Preparing to hold dueling events in Iowa Tuesday, President Donald Trump is employing schoolyard taunts for his leading Democratic presidential rival, former Vice President Joe Biden.
Trump says of Biden, "I think he's the weakest mentally" of the 2020 field and referred to Biden as "a dummy." Trump addressed reporters from the White House before departing for Iowa to deliver remarks on energy and attend a political fundraiser.
Trump says Biden was wrong to say that China was not a competitor of the U.S., and says that during the Obama administration, China "ate our country alive."
Biden is holding events in the first-in-the-nation caucus state Tuesday, including delivering a speech in which he is expected to call Trump an "existential threat" to the nation.
The White House says Joe Biden's plan to call President Donald Trump an "existential threat" to the nation is "truly laughable" as the two politicians converge in Iowa on Tuesday.
White House press secretary Sarah Sanders says she's not sure whether Trump will respond to the former vice president, whose prepared remarks criticizing Trump were released ahead of his Iowa speech.
Sanders says, "The idea that he would say that the president poses any type of threat is truly laughable considering he was part of the administration that allowed Russia to interfere in our election."
Sanders says Biden was a key member of an Obama administration that also allowed China to grow and North Korea to test missiles. She says Biden has "got a lot of explaining to do."
Biden plans to use his Iowa visit to criticize Trump's economic policy.
Democratic presidential candidate Joe Biden plans to use his visit to Iowa to criticize President Donald Trump's economic policy as hurting those very voters who helped elect him.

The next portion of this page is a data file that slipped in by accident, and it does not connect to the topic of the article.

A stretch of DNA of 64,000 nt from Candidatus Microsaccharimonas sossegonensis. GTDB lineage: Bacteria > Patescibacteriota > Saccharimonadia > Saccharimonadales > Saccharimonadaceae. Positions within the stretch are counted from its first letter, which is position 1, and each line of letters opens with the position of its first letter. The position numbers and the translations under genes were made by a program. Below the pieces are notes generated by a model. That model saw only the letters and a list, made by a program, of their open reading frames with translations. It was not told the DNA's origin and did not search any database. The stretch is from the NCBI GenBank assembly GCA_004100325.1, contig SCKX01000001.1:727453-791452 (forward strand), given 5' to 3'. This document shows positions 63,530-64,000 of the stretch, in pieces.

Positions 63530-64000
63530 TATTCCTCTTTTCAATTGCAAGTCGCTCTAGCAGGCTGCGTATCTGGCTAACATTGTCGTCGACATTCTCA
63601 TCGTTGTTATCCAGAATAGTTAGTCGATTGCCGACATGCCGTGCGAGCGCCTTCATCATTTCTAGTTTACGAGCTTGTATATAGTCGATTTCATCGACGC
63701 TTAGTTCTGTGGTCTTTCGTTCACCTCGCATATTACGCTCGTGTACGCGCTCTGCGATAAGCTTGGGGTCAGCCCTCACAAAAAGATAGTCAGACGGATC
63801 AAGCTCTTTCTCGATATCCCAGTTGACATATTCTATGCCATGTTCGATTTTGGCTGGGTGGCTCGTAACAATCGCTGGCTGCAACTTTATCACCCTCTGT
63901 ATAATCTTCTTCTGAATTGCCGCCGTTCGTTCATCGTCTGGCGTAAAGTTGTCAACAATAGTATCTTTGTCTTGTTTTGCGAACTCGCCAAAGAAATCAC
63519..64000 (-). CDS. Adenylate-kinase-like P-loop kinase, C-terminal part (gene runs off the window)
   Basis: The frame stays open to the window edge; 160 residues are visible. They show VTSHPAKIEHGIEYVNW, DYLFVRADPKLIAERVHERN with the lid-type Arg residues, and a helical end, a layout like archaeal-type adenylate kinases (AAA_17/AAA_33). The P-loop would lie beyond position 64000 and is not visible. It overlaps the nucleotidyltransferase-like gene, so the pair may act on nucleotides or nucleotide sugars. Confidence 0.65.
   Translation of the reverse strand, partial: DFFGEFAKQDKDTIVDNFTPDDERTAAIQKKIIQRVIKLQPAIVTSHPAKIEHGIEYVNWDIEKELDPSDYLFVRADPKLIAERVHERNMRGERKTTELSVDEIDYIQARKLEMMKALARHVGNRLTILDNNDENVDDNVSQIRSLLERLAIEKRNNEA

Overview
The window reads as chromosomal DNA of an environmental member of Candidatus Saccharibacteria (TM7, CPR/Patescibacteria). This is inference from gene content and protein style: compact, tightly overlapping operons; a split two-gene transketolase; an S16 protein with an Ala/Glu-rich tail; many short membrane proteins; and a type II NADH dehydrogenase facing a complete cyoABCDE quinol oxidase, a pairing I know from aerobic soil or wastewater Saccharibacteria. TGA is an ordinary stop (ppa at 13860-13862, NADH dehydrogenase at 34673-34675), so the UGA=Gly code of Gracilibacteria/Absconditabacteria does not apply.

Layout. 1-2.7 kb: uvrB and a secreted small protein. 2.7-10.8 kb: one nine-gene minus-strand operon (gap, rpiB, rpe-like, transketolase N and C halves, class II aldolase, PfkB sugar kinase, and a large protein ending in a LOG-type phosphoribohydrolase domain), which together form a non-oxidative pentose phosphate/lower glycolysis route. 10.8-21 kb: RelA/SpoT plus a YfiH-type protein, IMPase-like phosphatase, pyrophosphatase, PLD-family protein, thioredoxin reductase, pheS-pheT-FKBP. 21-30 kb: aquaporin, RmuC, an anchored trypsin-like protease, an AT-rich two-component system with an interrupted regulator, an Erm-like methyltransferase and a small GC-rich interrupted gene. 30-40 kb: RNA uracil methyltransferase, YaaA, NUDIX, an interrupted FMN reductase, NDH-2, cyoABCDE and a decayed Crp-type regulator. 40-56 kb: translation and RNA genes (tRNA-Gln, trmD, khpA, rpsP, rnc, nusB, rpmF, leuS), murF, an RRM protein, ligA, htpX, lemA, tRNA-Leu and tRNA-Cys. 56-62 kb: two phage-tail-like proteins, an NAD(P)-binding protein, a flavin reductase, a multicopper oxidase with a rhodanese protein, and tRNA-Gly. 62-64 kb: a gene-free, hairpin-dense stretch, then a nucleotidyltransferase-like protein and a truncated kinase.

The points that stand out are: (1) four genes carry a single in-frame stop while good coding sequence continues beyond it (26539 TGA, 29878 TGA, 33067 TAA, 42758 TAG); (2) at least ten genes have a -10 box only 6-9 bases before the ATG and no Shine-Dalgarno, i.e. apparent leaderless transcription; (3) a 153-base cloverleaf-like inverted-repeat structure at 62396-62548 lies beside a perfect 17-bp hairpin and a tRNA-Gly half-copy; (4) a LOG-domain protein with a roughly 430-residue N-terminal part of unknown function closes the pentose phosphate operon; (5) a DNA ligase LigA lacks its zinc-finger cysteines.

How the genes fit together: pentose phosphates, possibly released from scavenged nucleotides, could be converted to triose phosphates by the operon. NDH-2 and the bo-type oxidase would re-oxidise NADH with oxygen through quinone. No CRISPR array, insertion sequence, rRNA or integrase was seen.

Biden says in remarks prepared for delivery on Tuesday that Trump "thinks he's being tough" and "it's easy to be tough when someone else is feeling the pain." Biden plans to speak in blue collar Ottumwa, the seat of Wapello County.
Trump was the first Republican to carry the economically struggling county in southeast Iowa since Dwight Eisenhower.
Biden asks in his prepared remarks, "How many sleepless nights do you think Trump has had over what he's doing to America's farmers? Zero."
Trump has attacked Biden regularly and on a recent state visit to Japan echoed North Korean leader Kim Jong Un's description of Biden as "low IQ."
After months of jabbing from afar, President Donald Trump and Democrat Joe Biden are overlapping Tuesday in Iowa, a state that's critical to their political futures.
The former vice president is in Iowa hoping to hold his party's front-runner role. Trump seeks to shore up support in a key Midwestern state he wrested from Democrats in 2016.
The day could offer a glimpse of a Trump-Biden matchup in this battleground state.
Trump begins his trip in Council Bluffs to speak at Southwest Iowa Renewable Energy, which produces and sells the corn-based fuel additive ethanol. He will later address an Iowa GOP dinner in Des Moines.
Biden is coming two days after nearly 20 Democratic rivals were in Iowa for a state party dinner. Several took veiled shots at his absence.